|Birth: ||Sep. 16, 1921|
|Death: ||Dec. 10, 2009|
Lieutenant Colonel Samuel E. Baker, USAF Retired of Georgetown, passed away peacefully on December 10, 2009. Sam was born September 16, 1921, in Sacramento, California. He graduated from high school in l936 at the age of 16. Several years later Sam met a fast talking recruiting officer who offered him 70 cents per day or $21 per month for room and board, and a promise to travel away from Sacramento. Sam enlisted in the Army and was inducted in September 1939. He served as a glider pilot during the invasion of Europe on D-Day; June, 6, 1944. His glider was shot down by German ground fire and broke up in the crash, killing 15 of 30 troops on board. After two months of hospitalization in England, Sam retrieved his flight suit, got dressed and slipped out of the hospital and returned to his squadron. After being shot down over Normandy on D-Day; Sam was never wounded again.
Postwar, Sam was sent to Atkinson Field in British Guyana as a maintenance officer and subsequent to that an assignment in Trinidad. In 1950 he went to B-29 school, received a commission and became a flight engineer: He later transitioned to B-36's, and by 1958 he was a B-52 navigator-stationed at Bergstrom Air Force Base in Austin.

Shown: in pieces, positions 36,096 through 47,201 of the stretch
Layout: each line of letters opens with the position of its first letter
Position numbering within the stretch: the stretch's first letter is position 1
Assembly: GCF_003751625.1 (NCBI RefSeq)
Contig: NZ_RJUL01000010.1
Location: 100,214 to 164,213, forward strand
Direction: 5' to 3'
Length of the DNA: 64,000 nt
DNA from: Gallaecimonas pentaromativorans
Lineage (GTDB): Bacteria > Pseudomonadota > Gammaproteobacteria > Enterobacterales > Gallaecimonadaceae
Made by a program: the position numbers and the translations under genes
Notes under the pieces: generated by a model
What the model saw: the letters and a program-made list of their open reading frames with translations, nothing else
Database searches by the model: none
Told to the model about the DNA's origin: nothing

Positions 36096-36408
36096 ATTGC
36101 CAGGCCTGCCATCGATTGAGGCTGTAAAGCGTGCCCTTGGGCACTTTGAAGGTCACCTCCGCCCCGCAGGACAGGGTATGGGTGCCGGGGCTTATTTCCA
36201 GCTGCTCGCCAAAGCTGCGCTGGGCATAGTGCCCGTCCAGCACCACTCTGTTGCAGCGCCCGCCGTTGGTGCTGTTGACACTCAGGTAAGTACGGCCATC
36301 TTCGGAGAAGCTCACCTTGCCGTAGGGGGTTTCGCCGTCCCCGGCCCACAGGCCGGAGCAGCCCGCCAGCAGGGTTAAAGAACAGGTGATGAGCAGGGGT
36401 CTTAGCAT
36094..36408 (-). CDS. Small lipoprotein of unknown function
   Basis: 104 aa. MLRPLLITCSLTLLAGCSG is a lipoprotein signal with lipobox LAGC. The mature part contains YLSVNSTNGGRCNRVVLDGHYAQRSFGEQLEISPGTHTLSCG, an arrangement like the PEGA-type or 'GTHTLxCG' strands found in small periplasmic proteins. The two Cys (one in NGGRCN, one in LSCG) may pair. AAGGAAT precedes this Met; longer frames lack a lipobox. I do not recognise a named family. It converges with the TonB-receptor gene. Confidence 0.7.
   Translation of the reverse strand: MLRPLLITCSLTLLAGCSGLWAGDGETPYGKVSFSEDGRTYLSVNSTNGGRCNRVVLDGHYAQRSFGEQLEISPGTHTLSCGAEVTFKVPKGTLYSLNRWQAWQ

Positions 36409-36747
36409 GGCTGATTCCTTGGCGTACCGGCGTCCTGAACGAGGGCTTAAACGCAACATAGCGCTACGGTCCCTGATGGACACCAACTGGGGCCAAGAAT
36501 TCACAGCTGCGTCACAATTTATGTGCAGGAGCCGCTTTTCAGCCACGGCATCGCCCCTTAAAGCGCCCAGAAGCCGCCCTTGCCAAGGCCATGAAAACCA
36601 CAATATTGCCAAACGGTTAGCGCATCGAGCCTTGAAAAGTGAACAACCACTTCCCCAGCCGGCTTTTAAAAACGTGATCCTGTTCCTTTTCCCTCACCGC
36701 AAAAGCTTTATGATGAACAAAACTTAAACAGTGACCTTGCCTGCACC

Still at Bergstrom in l965, he had been promoted. to Lieutenant Colonel and was in command of an Air-to-Ground Missile Squadron when he met and married Darline Pelham, an Air Force nurse assigned to the base hospital. After two tours in Vietnam, Sam returned to the U.S. to become the Air To-Ground Missile Squadron Commander at the Grand Forks Air Force Base, North Dakota. Lieutenant Colonel Baker retired from there in 1974, and was then tree to follow Darline the remainder of her career, golfing, fishing and hunting along the way. During his 35 years of service, Sam Was awarded the Purple Heart, Bronze Star with clusters and numerous other medals. He belonged to many organizations including, the Masonic Lodge of Texas, Scottish Rite, Ben Hur Shrine and the American Legion, with lifetime membership in the Retired Officers Association, Veterans of Foreign Wars and the Purple Heart Service Foundation.
Sam is survived by his wife and best friend, Darline Baker; his son, Jim Baker and wife Judy; of Georgetown; his daughter, Leslie Baker-Crofts and husband Franklin "Sandy" Crofts, of Marble Falls; grandchildren, Julie Gattis and husband, Carl Jr., James Earl Baker, Wayne Siegmund and his wife, Rhonda, Lisa Hughes and husband, Keith, and James Siegmund; eight great-grand-children and one great-great grandson; and sister, Effie Erwin, of McEwen, Tennessee.